discuss strategies for ending dictatorship, while ensuring that no liberal democracies, including Israel and America, are harmed in the process


Postby kerravon » 2011-02-18 00:02

Once again we see the brave people of Libya taking to the streets to demand freedom. It is really adding insult to injury for a dictator like Gaddafi to call his military coup and continued dictatorship a "revolution". It's also a tragedy that Libya's resources are spent propping up anti-freedom dictators around the world. The Libyan people want nothing to do with that.

Unfortunately, as previously documented, there is the harsh military reality of automatic weapons. In Tunisia and Egypt the protests resulted in what were effectively military coups. In both cases those military rulers were apparently nice enough to give control back to civilians. There are decent, or somewhat-decent people everywhere in the world, so this should not come as a surprise. Also there were factors that would have probably have prevented them from seizing absolute control anyway.

But there is a way of making Libya a success story. A Tunisian-led external military invasion. Tunisia can call on Egypt to assist with the heavy lifting in this scenario. If absolutely necessary, Turkey could be called on, but it is better if no-one in any way related to Western governments is involved in this. Why? Because a few years ago Gaddafi agreed to dismantle his nuclear weapons program in exchange for promises that he wouldn't be invaded. Thus he was safer without his nukes than with them. This eliminated a security nightmare for the West and allows other dictators still pursuing nukes (ie Iran) to be tackled without too many complications.

But Tunisia has no such constraint. Ideally when doing external invasions you need a cover story. In Iraq the cover story was WMD. Actually it was genuinely believed that there were WMD there, but no-one cared much if there weren't any. Neocons permanently want dictators replaced by democracy (or some similar equation) regardless of whether it is Buma or Haiti. If you want to know why we dislike dictators, you just need to ask us. But honestly, if you don't know what's wrong with an Iraqi man having his tongue cut out, don't bother asking. You're already my enemy and I won't waste my breath.

Anyway, Tunisia doesn't have any great cover story, but it can still muster up something. It can say that the Libyan dictator supported Ben Ali and that this was a crime against the Tunisian people and thus an Act of War. The fact that France would be covered by the same line is beside the point. If someone says "what about France?" just say "we don't want a multi-pronged war, we're trying to liberate Libya - something which we believe is within our capability to actually do, unlike mounting a seaborne invasion of a friggin western superpower with nukes".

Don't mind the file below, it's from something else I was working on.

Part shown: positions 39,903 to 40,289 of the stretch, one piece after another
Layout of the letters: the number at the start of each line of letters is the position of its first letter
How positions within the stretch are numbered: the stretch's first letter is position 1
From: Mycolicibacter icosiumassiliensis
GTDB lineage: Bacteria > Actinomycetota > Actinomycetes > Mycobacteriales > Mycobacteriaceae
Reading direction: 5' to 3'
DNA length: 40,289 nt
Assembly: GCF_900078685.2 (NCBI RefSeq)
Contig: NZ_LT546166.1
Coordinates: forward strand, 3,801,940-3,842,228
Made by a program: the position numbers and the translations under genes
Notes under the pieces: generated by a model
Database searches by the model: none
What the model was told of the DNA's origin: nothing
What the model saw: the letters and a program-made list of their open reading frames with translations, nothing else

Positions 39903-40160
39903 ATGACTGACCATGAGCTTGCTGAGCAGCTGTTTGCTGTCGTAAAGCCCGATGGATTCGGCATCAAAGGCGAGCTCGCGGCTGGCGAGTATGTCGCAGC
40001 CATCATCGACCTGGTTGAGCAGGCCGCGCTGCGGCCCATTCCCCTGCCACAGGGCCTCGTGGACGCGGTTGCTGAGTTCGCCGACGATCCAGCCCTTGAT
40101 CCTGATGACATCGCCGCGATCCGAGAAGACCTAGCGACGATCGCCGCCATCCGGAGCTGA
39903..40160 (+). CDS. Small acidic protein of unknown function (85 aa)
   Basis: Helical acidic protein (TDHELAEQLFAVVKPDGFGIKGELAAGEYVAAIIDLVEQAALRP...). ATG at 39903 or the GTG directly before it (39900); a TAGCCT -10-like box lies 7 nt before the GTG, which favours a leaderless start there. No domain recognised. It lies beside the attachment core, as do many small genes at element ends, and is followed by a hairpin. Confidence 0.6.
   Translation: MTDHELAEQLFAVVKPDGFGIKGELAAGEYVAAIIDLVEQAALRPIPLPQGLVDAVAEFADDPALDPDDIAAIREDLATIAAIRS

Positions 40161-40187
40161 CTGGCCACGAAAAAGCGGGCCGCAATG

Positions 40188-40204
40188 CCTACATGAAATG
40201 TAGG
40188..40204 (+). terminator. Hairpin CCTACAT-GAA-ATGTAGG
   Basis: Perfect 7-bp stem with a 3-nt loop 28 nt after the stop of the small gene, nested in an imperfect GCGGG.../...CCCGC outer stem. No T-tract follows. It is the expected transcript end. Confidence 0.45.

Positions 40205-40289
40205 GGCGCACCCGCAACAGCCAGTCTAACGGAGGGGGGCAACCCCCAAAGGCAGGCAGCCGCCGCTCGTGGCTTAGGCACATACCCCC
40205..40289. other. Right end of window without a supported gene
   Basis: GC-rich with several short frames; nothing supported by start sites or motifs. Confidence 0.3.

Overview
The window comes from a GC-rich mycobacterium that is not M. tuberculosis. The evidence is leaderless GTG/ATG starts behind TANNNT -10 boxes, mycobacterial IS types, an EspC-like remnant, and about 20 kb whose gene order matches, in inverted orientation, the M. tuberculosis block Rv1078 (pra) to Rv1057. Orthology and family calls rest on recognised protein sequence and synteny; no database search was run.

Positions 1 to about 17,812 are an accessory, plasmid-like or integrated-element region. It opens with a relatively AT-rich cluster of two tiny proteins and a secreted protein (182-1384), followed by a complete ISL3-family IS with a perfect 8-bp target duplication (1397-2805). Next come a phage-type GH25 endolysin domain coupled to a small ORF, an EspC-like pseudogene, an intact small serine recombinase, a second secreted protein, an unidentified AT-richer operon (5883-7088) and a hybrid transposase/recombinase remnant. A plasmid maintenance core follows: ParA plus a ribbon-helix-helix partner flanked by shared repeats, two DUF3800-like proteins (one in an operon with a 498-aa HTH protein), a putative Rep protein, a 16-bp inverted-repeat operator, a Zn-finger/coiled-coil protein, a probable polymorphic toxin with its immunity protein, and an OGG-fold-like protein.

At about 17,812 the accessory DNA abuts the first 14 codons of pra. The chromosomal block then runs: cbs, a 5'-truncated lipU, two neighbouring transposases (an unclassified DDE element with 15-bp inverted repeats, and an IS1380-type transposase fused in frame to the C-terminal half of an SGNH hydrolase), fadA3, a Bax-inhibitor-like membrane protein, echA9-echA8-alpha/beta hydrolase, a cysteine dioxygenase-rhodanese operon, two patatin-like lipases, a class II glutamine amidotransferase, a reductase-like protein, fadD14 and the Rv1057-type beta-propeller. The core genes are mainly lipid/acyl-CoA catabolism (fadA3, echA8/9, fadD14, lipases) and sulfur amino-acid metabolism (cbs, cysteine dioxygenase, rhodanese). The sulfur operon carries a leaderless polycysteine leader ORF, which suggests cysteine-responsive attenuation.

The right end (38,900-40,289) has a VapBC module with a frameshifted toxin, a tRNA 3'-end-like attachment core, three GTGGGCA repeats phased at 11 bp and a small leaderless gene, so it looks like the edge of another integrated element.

You shouldn't have any problem. Egypt has a shitload of Western weaponry. And what little Libya does have, is not united. Most of those Libyans are probably willing to change sides. The people certainly are willing to change sides. That's why Gaddafi doesn't have democratic elections in the first place - he knows he will lose.

So a combination of supplying weapons to the Libyan people, external invasion, Libyan security forces changing sides, should lead to a quick victory. Libya doesn't have the same Sunni/Shiite religious bigotry that allowed years of insurgency in Iraq (or more accurately - they are all Sunni regardless). The result should look much more like Tunisia - a relatively quick success.

But please, don't leave the Libyan people to fight alone! Give them real help, not just words of encouragement. The only thing real is air-to-air missiles. Modern wars are won in the air.
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Re: libya

Postby kerravon » 2011-02-18 12:43

Here is how it could all be done - probably in 24 hours:

Country Planes Budget (US$billion)
Tunisia 20 0.5
Egypt 216 6
Turkey 240 19

Libya 40 3.5

This is a fairly crude way of measuring military strength, but at least it is an indication.

Basically, Tunisia may well be able to win this on its own - but it would need the Libyan air force to start changing sides. The air force is the exact group that is least likely to defect. Otherwise Libya's 40 planes will defeat Tunisia's 20.

But that's fine. All Tunisia needs to do is ring up the Egyptians, and Egypt's 216 planes will overwhelm Libya's 40.

And if that isn't enough, it could call on Turkey - 240 planes roughly, which will make mince-meat of Libya.

raw data ...


20 combat aircraft

$0.5 billion

Egypt ... #Air_Force

The Egyptian Air Force has 216 F-16s (plus 20 on order) making it the 4th largest operator of the F-16 in the World. It has about 579 combat aircraft

$6 billion

Turkey ... t_aircraft

The Air Force had previously received 8 F-16s that were directly purchased from the United States, bringing the number of total F-16s received by the Air Force to 240

$19 billion


40 SU22

$3.5 billion
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Location: Australia, Free World South

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